Small businesses rely heavily on computers, so the companies should give the their equipment proper attention and maintenance. The quicker a user can perform work on a computer, typically means the better the bottom line will be for the company.
Here are tech guidelines for small businesses:
Don’t go cheap on computers. Remember, you typically get what you pay for when it comes to computers and technology. Though that $150 refurnished or $250 new PC might look good for the budget, they’ll likely offer much lower performance and reliability and won’t last as long. Even if the user just checks emails, browses the web, and performs other light-load activities, a faster PC will allow them to get it done quicker without the frustration and delay of lockups and crashes.
Evaluate software compatibility before upgrading. Before upgrading a computer or buying a new one, ensure the software you use will work with the newer Windows version. I’ve seen many businesses that use old software, which can complicate upgrades. The software, for instance, may only be compatible with Windows XP. If updating to a more current version of the software isn’t possible, however, other tricks can be used to run it on newer computers.
Keep computers and software maintained. You should keep your computer and software up-to-date and maintained to ensure optimum performance, reliability, and security. Just like I mentioned with purchasing computers, the better maintained you keep your computers, the more productive your employee will likely be to help your bottom line. Having a good Internet security suite, using extra malware protection, and keeping software up-to-date can help decrease the chances of viruses, adware, and malware from slowing or halting work.
Use free and open source software. If you want to reduce your computer and IT budget, consider free and open source software. Instead of purchasing Microsoft Office for instance, consider LibreOffice, which is compatible with Microsoft formats and it’s interface resembles an older version of Microsoft Office. For an Microsoft Outlook alternative, consider Thunderbird for an email client and then Lightning Calendar for calendar functionality. For an Adobe Photoshop alternative, consider GIMPShop. For a Quicken alternative, consider TurboCASH 5 or GnuCash.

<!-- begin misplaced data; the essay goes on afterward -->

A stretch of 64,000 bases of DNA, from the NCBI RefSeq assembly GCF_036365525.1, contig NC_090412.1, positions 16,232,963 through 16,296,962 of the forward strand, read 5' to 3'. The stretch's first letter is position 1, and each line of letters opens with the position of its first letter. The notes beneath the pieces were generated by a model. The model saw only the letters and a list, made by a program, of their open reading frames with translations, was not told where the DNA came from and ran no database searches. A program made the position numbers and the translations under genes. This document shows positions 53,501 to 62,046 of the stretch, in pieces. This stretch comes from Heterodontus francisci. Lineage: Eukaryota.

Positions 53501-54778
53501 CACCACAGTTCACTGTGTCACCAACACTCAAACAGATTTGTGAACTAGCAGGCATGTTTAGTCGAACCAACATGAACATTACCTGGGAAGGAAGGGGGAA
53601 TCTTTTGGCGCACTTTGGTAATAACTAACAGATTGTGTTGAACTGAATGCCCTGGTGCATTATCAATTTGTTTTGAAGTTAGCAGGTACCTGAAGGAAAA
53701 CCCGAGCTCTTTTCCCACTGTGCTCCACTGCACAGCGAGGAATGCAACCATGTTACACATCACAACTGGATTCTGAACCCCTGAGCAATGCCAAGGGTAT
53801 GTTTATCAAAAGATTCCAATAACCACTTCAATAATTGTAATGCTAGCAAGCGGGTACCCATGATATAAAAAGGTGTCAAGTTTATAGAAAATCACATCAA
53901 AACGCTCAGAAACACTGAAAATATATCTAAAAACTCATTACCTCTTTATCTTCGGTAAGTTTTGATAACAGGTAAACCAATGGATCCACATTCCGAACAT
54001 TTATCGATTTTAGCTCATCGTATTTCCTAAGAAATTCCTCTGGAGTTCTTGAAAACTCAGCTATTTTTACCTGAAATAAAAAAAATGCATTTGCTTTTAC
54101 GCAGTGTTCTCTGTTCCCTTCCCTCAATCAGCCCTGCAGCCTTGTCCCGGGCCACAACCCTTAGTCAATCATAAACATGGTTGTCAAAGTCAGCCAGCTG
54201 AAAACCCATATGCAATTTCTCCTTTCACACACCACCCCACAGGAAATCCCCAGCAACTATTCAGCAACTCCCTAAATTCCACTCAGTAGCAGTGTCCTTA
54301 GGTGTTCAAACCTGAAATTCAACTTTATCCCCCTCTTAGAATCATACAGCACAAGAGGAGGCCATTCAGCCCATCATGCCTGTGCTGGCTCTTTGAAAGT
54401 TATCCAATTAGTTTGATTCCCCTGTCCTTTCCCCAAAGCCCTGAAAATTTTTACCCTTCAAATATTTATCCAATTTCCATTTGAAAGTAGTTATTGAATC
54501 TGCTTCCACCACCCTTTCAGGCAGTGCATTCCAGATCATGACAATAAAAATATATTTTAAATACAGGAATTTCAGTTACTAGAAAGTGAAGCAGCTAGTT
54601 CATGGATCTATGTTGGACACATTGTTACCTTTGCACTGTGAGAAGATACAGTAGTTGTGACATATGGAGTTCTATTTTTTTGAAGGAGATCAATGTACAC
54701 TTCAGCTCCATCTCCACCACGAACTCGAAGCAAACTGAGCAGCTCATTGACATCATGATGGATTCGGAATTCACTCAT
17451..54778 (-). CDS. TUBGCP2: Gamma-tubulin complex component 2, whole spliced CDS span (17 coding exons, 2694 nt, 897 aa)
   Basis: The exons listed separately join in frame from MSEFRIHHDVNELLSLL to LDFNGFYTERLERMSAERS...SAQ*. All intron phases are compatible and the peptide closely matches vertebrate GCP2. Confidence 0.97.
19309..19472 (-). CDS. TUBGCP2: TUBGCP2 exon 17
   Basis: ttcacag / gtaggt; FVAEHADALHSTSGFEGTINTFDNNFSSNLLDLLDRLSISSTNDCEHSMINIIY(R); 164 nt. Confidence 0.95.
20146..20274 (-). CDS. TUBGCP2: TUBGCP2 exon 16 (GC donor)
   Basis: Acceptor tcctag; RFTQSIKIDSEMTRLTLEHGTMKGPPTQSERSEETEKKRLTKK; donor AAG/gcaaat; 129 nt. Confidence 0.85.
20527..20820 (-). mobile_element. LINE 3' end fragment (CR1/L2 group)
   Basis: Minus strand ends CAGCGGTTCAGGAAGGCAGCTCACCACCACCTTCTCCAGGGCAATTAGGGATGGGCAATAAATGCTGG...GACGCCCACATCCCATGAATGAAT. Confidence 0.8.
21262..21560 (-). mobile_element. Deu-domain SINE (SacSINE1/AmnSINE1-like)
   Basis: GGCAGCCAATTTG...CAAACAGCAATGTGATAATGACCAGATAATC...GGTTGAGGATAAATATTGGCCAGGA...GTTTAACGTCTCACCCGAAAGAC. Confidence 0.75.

Back up your data. In many businesses, customer data and other business files are extremely vital. If lost or damaged, there could be severe consequences. Therefore, ensure all data is regularly backed up. Its well worth the small investment of your time and money. Though backing up to an external hard or flash drive is better than nothing, I recommend online backup so your data is stored off-site in case of a fire or other disaster.
Utilize an IT company. Even if you have an employee that helps with tech support, it’s always a good idea to involve an IT professional. They can perform check-ups and clean-ups to help increase performance, reliability and security. They can also offer valuable advice to help your computers and IT run smoother.
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Eric Geier is the owner of On Spot Techs, which provides on-site computer repair and IT services at homes and businesses in the Dayton, Springfield and Northern Cincinnati areas. For more information, visit www.onspottechs.com or call 937-315-0286.